Hubbard Park tower in Montpelier, VT, for the excellent view. At 22, he has
recently become engaged, so congratulations to both Thomas Cort and Bridget
Brimacombe. He has a Bachelor of Science in Computer Science with a minor in
Mathematical Contexts from Bishop's University.
Thomas claims a rather unusual hobby: unicycling! While attending Bishop's
University, he was Vice President of the unicycle club. As for his taste in
music, his favorite artist is John Mayer, whom he actually met in Montreal
once. But he professes to listen to everything from jazz to rock to classical.
Thomas heard about Gentoo from a friend, chutzpah, in 2003. He was maintaining
a Sun Ultra I that was in need of a reload for the computer science club at
Bishop's University and naturally put Gentoo (1.4) on it. It worked well so he
eventually installed Gentoo on his own computer.
Though he was interested in becoming a developer by 2004, school came first.
With the encouragement of friends on the path to devhood themselves, Thomas
began contributing to the Alpha team by the end of 2005. In April of this year,
with mentorship from metalgod, he joined the sound and Alpha teams.
Tcort is the Adopt a Developer project lead. This
is a relatively new project aimed at getting resource donations to the right
developers. Thomas is also a member of the Alpha and AMD64 architecture teams,
the dotnet and sound teams, and reviews ebuilds for the sunrise project. He
also finds time to maintain a variety of other packages.
Thomas also maintains some unofficial community websites, a Gentoo link directory and a Gentoo news site as well as wrote and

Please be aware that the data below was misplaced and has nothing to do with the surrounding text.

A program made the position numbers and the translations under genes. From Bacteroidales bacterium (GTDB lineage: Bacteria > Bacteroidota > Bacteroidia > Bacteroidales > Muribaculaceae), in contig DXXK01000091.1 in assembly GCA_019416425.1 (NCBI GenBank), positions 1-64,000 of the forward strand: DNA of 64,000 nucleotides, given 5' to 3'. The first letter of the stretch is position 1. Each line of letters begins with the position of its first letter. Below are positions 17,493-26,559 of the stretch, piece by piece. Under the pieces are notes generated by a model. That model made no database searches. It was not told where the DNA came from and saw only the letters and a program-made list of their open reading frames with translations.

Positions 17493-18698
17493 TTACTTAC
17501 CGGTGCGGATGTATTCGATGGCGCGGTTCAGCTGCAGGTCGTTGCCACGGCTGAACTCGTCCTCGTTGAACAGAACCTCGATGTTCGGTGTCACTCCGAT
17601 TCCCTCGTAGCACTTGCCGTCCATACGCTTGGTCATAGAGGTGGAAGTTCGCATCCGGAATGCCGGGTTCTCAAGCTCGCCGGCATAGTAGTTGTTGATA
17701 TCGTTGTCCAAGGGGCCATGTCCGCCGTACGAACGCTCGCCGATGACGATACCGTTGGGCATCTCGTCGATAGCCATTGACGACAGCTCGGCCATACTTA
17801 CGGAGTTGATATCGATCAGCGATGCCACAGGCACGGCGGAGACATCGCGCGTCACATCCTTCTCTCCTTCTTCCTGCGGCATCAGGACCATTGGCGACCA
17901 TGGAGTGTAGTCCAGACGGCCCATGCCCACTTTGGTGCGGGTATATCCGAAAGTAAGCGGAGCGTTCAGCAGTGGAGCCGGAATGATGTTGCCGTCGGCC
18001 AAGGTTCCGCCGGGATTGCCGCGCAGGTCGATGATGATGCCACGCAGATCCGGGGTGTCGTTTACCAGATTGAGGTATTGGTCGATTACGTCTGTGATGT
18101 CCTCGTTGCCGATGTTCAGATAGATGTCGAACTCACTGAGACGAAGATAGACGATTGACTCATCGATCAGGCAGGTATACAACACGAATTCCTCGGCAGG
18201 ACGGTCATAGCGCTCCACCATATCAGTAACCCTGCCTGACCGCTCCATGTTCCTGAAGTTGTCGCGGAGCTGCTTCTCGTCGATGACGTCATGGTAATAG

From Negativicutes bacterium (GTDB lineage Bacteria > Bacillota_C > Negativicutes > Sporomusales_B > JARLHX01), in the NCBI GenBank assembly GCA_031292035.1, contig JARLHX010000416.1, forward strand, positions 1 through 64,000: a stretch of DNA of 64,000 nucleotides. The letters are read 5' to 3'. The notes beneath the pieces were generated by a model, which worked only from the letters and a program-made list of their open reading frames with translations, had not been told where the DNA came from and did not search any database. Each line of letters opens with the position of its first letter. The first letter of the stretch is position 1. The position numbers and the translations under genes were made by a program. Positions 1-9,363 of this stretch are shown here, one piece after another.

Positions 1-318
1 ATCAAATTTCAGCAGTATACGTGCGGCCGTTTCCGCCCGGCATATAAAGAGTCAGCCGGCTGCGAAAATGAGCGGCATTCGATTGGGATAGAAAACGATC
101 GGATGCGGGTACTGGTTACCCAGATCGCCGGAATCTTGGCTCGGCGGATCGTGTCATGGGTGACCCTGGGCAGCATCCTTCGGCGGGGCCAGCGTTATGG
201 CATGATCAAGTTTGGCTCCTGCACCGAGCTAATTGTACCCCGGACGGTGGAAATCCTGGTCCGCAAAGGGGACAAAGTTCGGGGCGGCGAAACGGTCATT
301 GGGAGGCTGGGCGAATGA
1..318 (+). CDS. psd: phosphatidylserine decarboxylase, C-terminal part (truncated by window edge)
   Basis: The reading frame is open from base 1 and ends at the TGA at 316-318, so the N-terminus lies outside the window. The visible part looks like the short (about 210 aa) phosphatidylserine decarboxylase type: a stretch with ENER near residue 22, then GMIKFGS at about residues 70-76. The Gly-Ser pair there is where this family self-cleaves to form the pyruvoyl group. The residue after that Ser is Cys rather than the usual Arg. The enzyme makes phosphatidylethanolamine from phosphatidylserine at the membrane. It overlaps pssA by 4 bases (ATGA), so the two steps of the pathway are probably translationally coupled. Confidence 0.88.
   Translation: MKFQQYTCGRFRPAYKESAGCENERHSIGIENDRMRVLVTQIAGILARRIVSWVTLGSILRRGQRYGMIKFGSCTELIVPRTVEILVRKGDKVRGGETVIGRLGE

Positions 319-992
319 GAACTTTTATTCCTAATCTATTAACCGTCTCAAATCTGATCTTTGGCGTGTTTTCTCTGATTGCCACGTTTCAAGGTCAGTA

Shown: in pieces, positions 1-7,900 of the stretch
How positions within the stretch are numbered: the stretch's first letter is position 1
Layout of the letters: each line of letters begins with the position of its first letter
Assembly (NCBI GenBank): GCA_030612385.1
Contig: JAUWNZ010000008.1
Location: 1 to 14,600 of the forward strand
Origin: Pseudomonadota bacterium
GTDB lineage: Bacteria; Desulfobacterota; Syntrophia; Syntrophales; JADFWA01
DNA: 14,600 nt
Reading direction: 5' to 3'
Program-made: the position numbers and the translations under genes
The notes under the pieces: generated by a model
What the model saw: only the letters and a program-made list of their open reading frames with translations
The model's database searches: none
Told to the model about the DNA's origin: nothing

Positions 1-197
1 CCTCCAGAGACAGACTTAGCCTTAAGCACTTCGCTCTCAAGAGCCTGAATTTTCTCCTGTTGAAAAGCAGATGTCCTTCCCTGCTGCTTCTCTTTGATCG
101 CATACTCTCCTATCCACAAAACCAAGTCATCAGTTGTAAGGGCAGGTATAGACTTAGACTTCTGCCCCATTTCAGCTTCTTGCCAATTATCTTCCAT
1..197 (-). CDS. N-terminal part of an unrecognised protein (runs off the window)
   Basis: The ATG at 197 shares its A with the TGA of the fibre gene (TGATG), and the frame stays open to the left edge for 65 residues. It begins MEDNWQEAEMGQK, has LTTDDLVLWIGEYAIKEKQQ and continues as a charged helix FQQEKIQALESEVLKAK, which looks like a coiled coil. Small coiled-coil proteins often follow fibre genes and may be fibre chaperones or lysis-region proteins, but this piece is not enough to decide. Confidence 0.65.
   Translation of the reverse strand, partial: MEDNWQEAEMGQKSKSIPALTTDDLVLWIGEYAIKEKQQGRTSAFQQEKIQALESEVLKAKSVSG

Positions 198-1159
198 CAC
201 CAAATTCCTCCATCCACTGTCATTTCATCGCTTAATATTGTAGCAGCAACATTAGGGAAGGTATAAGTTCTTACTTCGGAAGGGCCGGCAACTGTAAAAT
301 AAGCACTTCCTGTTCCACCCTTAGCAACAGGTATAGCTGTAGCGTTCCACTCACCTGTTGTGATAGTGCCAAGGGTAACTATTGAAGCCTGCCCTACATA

(a library for reading /proc/cpuinfo files), and works on the Alpha port
Thomas has a wide array of personal computers, including an AMD64 Acer laptop,
several Alphas (API Networks CS20, PWS 433au, PWS 500au, AlphaServer 1000
4/233, AlphaStation 500), an Apple G3, a Compaq Presario S6000NX , and an
assortment of SPARC stations. His first computer was an Apple IIGS.
Gentoo Summer Camp Germany 2006
It is time again for the annual Gentoo Summer Camp in Germany. The event is a
non-technical gathering of members of the Gentoo community. This year, the
event will be held from 26 August to 27 August at "Grosses Meer" in Lower
Saxony. More information can be found on the official forums for the event. There is
even an international forum for the non-German speaking.
Gentoo Summer Camp Russia 2006
Following the success of last year's GSC in Germany, a group of Russians from
the community has organized their own Gentoo Summer Camp in Russia. The event
will take place near Bologoe, between Moscow and St. Petersburg on 26 August
to 27 August, just like the German outing. For more information, please see
the official announcement (in
Gentoo in the press
LXer.com (18 Aug 2006)
LXer.com has published an article,
entitled 'grep 'Reboot The User'
FOSSBiz'. The article is an interview with Reboot The User's owner.
Reboot The User is a shop which sells Linux systems and support. The most
requested and used distribution for the shop is Gentoo Linux.
Gentoo developer moves
The following developers recently left the Gentoo project:
The following developers recently joined the Gentoo project:
- William Thomson (wltjr) Java
The following developers recently changed roles within the
Ruby on Rails: Several vulnerabilities
Ruby on Rails has some weaknesses potentially allowing a Denial of Service
and maybe the remote execution of arbitrary Ruby scripts.
For more information, please see the GLSA Announcement
The Gentoo community uses Bugzilla (bugs.gentoo.org) to record and track
bugs, notifications, suggestions and other interactions with the
development team. Between 13 August 2006
and 20 August 2006, activity on the site has resulted in:
- 748 new bugs during this period
- 347 bugs closed or resolved during this period
- 29 previously closed bugs were reopened this period
Of the 10982 currently open bugs: 47 are labeled 'blocker', 141 are labeled
'critical', and 530 are labeled 'major'.
Closed bug rankings
The developers and teams who have closed the most bugs during this period are:
New bug rankings
The developers and teams who have been assigned the most new bugs during this